Black lake(2010) Written, Directed & Produced by David OReilly, Collaboration with Jon Klassen
Barad, Karen. “Nature’s Queer Performativity.” Qui Parle: Critical Humanities and Social Sciences. Vol. 19(2):121-158, Spring/Summer 2011.
The animation of David O’Reilly is a brutal technosentimental mash, where natureculture’s partiality connects and riffs with tangents and visions that conspire in unsettling a beauty of an alien-human-animalia. Since he started publicly releasing his work, in 2006 so far as I can tell (at the age of 21) with WOFL 2106, O’Reilly has been an enigmatic constant on the stage of avant-garde aesthetics and story-telling in animated film.
His narrative film project The External World (2010) is a mindsplitting multi-verse of absurdist noise and character fragments telling heart-breaking hilarious tales of innocence and corruption and abject pain in sort of performative ‘All the world's a stage’ ways. Rendered in a graphic coldness of 3D animation, The External World has won an astonishing number of awards since its release. I highly recommend watching this film, and feel that it encapsulates all I could say about his work and more. But I’m hoping to draw attention to his entire oeuvre by looking at some of his other work, rather than impose a hierarchy to the breadth of his portfolio.
His film Please Say Something (2009) is highlighted here, along with WOFL 2106, and Black Lake. I'm writing about him here to position a discussion on how O’Reilly’s work renders visible a posthuman catalogue of fluid and rapidly changing perspectives, as described by Karen Barad in her article “Nature’s Queer Performativity”. There is an emergent ontology in O’Reilly’s work.
In WOFL 2106, we experience the full shift in narrative from the expected to the surprising [WARNING that there is a very loud high-pitched note hit in this film at about the 2:20 mark, so don’t blare the volume if you’re wearing earbuds]. A frolicking woodland creature runs through a winter forest alight in a classical orchestral audial landscape, and comes upon the carcass of one of his own. Dragging it into the distance, the little critter leaves the body, and PAUSE…||||… We’re blinded by the soprano-noted appearance of a deity. The carcass is an offering which the deerhead-entity accepts and rolls in its lolling tongue. Angered or satisfied, the deerhead-entity transforms to a demented Chuckydoll head that melts the winter chill with lasers and out of the ground emerges eggs of glittering technology that the woodland critter draws toward and WHAM is confronted with the decapitated/decapitating energy force of an eternal cycle of renewal in an electronic techno-fueled rise to the universal-everything. Or something...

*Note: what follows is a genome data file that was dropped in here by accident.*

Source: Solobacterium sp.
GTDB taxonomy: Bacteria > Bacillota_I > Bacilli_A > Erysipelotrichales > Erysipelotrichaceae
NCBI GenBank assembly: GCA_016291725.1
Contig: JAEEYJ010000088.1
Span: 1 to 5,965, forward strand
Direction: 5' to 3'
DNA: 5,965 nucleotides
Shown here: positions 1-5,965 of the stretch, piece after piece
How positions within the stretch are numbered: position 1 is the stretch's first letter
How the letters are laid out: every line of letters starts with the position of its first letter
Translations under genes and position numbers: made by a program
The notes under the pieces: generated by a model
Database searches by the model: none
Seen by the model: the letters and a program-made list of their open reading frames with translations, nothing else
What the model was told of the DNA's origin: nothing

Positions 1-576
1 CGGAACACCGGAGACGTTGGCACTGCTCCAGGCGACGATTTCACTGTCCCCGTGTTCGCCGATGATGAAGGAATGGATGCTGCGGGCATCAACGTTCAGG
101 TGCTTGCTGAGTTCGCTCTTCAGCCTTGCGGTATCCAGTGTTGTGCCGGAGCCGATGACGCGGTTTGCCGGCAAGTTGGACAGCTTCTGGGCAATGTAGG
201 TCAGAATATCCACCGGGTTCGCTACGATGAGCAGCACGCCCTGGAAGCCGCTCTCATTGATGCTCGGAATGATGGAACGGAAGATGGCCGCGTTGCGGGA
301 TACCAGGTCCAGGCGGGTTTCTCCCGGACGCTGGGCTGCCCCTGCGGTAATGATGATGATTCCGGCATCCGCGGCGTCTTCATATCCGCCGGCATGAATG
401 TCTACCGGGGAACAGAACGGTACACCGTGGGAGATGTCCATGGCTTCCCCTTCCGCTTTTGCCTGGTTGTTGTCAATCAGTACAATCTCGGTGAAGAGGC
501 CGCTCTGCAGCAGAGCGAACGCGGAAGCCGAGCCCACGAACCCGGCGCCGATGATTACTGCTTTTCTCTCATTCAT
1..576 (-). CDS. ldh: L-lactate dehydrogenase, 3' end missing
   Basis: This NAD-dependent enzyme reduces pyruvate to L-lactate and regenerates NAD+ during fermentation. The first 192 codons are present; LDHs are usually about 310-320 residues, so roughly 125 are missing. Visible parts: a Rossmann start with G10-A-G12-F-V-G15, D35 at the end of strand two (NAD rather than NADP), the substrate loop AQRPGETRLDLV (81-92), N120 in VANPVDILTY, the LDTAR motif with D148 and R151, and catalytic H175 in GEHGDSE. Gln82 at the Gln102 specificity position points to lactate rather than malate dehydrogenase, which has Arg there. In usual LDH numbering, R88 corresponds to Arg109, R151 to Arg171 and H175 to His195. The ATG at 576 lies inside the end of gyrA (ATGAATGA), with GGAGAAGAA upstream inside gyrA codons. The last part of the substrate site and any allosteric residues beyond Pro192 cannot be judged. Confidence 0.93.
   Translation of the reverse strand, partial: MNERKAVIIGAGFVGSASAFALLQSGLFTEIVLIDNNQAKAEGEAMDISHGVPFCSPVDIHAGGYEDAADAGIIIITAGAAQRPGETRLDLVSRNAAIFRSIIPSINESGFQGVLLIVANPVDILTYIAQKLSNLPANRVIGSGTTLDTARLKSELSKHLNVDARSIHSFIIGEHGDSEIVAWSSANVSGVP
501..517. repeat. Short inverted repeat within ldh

Please Say Something tells a story of a troubled relationship between a Cat & Mouse set in the distant future. A human drama is played out in the bits and bytes of these anthropomorphized animal characters, with glitch cuts and blends of metonymic temporality, distorted edges, and distant highly emotional content that brings difficult warmth and mocking sadness to the stark greyed palette of the film. Watching this film leaves me feeling as though there is a gaping hole in my chest. It is a grey area of suspending expected narratives and perspectives. We relate to the characters swiftly, and yet can’t connect. The harsh queering of reality-alterity seems to come despite the presence of a fairly typical heterosexual narrative. For me it calls into question the mechanisms at work in communicating something human… not nearly apophenia (the tendency of humans to see connections and patterns), but Please Say Something signals power dynamics of psychologically abusive relationships of humans to profound effect. Barad’s thinking on the dehumanizing by presenting gradations of humanness that use animals encompassed in “practices of differentiating the ‘human’ from the ‘nonhuman,’ the ‘animate’ from the ‘inanimate,’ and the ‘cultural’ from the ‘natural’ produce crucial materializing effects” (124) are visible here where there is no fixed notion of identity (as in The External World, most effectively) beside the gendered game of Cat & Mouse.
Black Lake is the most straightforward as a visual narrative told in repetitive metaphor of layering and breaking down of a dark body of water containing the matter of life in the darkness. The identities or lack thereof in this short film break down ideal nature and human’s place in it with symbolism of frames and geometry, as a code or construction, behind everything. A lovely loop of visuals and lulling soundtrack trace O’Reilly’s experimentation in using referents and nature’s queer presence as a site of transformation for consciousness through alternative aesthetic forms of storytelling.